Some images taken from http://www.cs.uni-paderborn.de/index.php?id=1119&L=1
- Key Task: Choosing the Backbone Nodes or Clusterheads
- Determine when a node should be promoted to a coordinator
- Determine when a node should be demoted to a regular node
- Connectivity - Two nodes connected in G should be connected in G'.
- Stretch factor
- Hop stretch - Are paths longer in G' than in G?
- Energy stretch - Do paths require more energy in G'?
- Throughput - Can links in G' support as much traffic?
- Robustness to mobility
- Algorithm overhead
- Load distribution
- Minimization of number of coordinators
Example: LEACH (Heinzelman, Chandrakasan, Balakrishan)
- Each round each node decides whether to be a clusterhead based on a
preconfigured suggested percentage of clusterheads and the number of
times the node has served as clusterhead.
- The assumption of the LEACH algorithm is that all nodes can reach a data sink.
- Load distribution - the decision to become a clusterhead is based on whether a node has previously been a clusterhead.
- Number of coordinators controlled by configuration parameter.
- Algorithm is completely decentralized and relies only on locally available information.
Example: Span (Chen, Jamieson, Balakrishnan, Morris)
- Goal: create a capacity-preserving connected backbone.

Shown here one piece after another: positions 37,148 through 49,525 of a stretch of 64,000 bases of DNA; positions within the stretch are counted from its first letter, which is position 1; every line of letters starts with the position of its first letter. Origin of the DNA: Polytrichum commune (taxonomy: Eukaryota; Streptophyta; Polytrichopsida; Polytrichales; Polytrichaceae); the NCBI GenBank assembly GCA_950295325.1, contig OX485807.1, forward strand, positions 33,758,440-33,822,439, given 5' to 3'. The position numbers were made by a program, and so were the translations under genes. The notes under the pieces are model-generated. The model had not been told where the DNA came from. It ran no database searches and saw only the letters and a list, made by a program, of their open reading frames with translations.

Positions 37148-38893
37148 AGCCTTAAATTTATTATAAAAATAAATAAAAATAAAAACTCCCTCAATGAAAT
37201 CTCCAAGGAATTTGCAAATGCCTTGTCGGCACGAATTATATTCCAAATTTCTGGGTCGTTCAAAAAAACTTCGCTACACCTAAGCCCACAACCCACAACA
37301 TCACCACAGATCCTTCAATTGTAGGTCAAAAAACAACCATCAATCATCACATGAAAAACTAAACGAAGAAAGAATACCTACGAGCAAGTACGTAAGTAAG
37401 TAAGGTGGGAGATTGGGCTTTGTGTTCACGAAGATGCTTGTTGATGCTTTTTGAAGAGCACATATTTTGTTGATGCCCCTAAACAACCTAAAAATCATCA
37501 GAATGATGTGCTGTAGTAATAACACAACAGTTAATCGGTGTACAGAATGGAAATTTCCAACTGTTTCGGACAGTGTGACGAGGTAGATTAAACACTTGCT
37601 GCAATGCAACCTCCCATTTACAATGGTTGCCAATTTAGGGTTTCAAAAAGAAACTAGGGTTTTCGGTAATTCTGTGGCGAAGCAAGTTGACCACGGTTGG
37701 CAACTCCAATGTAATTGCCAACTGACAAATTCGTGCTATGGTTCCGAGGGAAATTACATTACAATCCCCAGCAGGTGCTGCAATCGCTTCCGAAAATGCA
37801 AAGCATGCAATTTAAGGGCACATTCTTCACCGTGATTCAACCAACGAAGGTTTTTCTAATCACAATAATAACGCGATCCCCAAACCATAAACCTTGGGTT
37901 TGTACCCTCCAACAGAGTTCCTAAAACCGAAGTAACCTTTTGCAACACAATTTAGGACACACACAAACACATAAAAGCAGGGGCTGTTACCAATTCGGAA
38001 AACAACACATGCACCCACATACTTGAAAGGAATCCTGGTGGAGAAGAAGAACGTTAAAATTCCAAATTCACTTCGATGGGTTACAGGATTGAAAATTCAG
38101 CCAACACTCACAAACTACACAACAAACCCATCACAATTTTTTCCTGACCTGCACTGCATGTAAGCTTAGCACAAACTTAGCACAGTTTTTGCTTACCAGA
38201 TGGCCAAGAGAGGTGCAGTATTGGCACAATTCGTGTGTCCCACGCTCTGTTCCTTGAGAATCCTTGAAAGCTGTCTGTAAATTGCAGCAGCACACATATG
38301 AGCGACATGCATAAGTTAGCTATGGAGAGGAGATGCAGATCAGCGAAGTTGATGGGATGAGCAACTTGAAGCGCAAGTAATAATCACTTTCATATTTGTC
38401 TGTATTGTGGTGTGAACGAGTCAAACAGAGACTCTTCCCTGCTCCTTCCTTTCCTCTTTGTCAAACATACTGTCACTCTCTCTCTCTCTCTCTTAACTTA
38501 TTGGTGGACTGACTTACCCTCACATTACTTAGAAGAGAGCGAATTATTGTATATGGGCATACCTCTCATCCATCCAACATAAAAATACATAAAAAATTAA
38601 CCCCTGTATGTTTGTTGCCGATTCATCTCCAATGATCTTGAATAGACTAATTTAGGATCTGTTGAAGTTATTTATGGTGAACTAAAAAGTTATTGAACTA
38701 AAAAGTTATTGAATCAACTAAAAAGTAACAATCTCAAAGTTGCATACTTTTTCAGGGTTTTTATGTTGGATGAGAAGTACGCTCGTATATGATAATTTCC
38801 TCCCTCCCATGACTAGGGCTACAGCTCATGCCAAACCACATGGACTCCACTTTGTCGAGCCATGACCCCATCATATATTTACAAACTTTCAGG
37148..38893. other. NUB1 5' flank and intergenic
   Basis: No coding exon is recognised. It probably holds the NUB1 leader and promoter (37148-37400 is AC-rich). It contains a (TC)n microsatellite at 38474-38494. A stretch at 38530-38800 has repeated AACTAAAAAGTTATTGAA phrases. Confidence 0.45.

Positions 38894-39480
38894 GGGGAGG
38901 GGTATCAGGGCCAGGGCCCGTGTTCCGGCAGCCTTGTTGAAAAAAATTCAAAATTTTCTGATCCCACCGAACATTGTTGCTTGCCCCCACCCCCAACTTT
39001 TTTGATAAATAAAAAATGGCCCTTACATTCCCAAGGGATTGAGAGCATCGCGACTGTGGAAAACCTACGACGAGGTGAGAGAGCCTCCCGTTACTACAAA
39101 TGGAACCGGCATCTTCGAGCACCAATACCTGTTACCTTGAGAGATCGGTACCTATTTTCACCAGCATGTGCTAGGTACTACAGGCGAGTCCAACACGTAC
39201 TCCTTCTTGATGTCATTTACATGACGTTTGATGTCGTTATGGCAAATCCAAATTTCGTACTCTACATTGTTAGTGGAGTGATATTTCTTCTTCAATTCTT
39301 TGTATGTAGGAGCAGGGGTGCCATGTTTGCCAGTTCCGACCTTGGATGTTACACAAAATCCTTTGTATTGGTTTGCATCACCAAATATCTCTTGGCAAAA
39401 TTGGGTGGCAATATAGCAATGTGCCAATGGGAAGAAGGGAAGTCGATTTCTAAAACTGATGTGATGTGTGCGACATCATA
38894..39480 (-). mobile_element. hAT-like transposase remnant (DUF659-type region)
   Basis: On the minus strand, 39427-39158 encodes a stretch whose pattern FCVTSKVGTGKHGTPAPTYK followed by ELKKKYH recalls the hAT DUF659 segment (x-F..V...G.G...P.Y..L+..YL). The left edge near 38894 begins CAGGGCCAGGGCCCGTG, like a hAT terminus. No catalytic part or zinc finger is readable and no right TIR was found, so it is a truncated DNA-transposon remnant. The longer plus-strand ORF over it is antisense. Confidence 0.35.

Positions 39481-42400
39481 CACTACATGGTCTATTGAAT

Unlike LEACH, there is no assumption that all nodes can reach the
- Basic idea: a node should be a coordinator if two if its
neighbors cannot reach one another. In order to ensure fairness,
nodes use a backoff delay, based on several factors, before announcing
willingness to become a coordinator. Periodically, a node may
also decide to withdraw as a coordinator.
- A node's decision to become a coordinator is based on locally
available information about neighboring nodes. A node sends the
following information about itself in periodic HELLO broadcasts:
- Status (coordinator or not)
- Current coordinators
- Current neighbors
- A node bases its decision to become a coordinator on the following eligibility rule:
- "if two neighbors of a non-coordinator node cannot reach each
other either directly or via on or two coordinators, the node should
become a coordinator."
- To reduce announcement contention, nodes delay announcing their
decisions to become coordinator using a randomized backoff delay. The
equation for the delay is based on the remaining percentage of energy
in the node, the number of neighbors of the node, and the number of
neighbors that would be connected if the deciding node were to become a
- ( (1-% battery) + (1 - utility) + (R)) * N * T
- utility is based on the number of additional pairs of nodes that will be connected by the deciding node.
- Withdrawal: a node periodically decides whether to withdraw.
It will withdraw if every pair of its neighbors can reach each
other directly or via some coordinators. For fairness, it will
also withdraw after some time if every pair of neighbors can reach one
another via some node, even if that node is not a coordinator.